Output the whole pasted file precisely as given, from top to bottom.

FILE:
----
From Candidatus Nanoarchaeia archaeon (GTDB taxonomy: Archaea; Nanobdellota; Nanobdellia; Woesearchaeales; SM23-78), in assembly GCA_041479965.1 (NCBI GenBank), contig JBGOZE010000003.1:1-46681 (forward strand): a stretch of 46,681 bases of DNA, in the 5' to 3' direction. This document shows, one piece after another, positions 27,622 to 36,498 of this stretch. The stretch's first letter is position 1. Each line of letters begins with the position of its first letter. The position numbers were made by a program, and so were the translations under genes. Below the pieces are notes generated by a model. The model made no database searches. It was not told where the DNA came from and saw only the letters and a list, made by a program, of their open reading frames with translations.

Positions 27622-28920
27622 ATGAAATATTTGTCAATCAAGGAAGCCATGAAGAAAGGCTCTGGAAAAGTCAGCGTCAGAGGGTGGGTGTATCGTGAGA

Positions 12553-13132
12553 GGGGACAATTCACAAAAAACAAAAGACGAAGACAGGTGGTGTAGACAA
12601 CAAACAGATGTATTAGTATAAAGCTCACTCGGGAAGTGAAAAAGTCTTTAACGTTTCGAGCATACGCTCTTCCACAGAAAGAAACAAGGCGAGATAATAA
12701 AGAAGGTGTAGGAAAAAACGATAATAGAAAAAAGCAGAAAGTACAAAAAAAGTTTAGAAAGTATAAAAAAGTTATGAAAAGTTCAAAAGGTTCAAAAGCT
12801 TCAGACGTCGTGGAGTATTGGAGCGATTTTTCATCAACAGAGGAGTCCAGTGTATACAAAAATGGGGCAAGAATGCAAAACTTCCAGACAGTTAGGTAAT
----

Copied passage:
From Candidatus Nanoarchaeia archaeon (GTDB taxonomy: Archaea; Nanobdellota; Nanobdellia; Woesearchaeales; SM23-78), in assembly GCA_041479965.1 (NCBI GenBank), contig JBGOZE010000003.1:1-46681 (forward strand): a stretch of 46,681 bases of DNA, in the 5' to 3' direction. This document shows, one piece after another, positions 27,622 to 36,498 of this stretch. The stretch's first letter is position 1. Each line of letters begins with the position of its first letter. The position numbers were made by a program, and so were the translations under genes. Below the pieces are notes generated by a model. The model made no database searches. It was not told where the DNA came from and saw only the letters and a list, made by a program, of their open reading frames with translations.

Positions 27622-28920
27622 ATGAAATATTTGTCAATCAAGGAAGCCATGAAGAAAGGCTCTGGAAAAGTCAGCGTCAGAGGGTGGGTGTATCGTGAGA

Positions 12553-13132
12553 GGGGACAATTCACAAAAAACAAAAGACGAAGACAGGTGGTGTAGACAA
12601 CAAACAGATGTATTAGTATAAAGCTCACTCGGGAAGTGAAAAAGTCTTTAACGTTTCGAGCATACGCTCTTCCACAGAAAGAAACAAGGCGAGATAATAA
12701 AGAAGGTGTAGGAAAAAACGATAATAGAAAAAAGCAGAAAGTACAAAAAAAGTTTAGAAAGTATAAAAAAGTTATGAAAAGTTCAAAAGGTTCAAAAGCT
12801 TCAGACGTCGTGGAGTATTGGAGCGATTTTTCATCAACAGAGGAGTCCAGTGTATACAAAAATGGGGCAAGAATGCAAAACTTCCAGACAGTTAGGTAAT